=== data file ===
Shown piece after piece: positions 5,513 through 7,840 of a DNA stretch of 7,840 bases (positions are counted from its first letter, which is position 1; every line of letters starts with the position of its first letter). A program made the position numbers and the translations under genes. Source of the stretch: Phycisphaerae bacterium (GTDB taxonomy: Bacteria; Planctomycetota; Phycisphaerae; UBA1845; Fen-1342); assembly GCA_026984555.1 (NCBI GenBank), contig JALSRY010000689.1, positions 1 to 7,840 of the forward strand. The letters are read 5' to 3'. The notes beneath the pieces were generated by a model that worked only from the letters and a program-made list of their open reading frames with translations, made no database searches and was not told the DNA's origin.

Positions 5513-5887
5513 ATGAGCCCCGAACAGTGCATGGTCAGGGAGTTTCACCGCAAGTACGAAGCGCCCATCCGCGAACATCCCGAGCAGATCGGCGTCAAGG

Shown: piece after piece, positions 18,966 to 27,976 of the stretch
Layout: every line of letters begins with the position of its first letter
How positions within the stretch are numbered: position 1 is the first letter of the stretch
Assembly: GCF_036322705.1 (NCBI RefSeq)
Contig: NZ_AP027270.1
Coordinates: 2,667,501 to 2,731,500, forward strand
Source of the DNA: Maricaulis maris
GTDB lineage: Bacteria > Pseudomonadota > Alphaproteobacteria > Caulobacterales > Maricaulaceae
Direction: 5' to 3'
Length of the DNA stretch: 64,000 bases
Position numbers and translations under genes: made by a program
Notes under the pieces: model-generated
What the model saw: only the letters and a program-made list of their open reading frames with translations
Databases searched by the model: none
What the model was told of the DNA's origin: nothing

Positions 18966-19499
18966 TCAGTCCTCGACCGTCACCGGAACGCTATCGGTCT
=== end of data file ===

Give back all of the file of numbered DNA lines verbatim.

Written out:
Shown piece after piece: positions 5,513 through 7,840 of a DNA stretch of 7,840 bases (positions are counted from its first letter, which is position 1; every line of letters starts with the position of its first letter). A program made the position numbers and the translations under genes. Source of the stretch: Phycisphaerae bacterium (GTDB taxonomy: Bacteria; Planctomycetota; Phycisphaerae; UBA1845; Fen-1342); assembly GCA_026984555.1 (NCBI GenBank), contig JALSRY010000689.1, positions 1 to 7,840 of the forward strand. The letters are read 5' to 3'. The notes beneath the pieces were generated by a model that worked only from the letters and a program-made list of their open reading frames with translations, made no database searches and was not told the DNA's origin.

Positions 5513-5887
5513 ATGAGCCCCGAACAGTGCATGGTCAGGGAGTTTCACCGCAAGTACGAAGCGCCCATCCGCGAACATCCCGAGCAGATCGGCGTCAAGG

Shown: piece after piece, positions 18,966 to 27,976 of the stretch
Layout: every line of letters begins with the position of its first letter
How positions within the stretch are numbered: position 1 is the first letter of the stretch
Assembly: GCF_036322705.1 (NCBI RefSeq)
Contig: NZ_AP027270.1
Coordinates: 2,667,501 to 2,731,500, forward strand
Source of the DNA: Maricaulis maris
GTDB lineage: Bacteria > Pseudomonadota > Alphaproteobacteria > Caulobacterales > Maricaulaceae
Direction: 5' to 3'
Length of the DNA stretch: 64,000 bases
Position numbers and translations under genes: made by a program
Notes under the pieces: model-generated
What the model saw: only the letters and a program-made list of their open reading frames with translations
Databases searched by the model: none
What the model was told of the DNA's origin: nothing

Positions 18966-19499
18966 TCAGTCCTCGACCGTCACCGGAACGCTATCGGTCT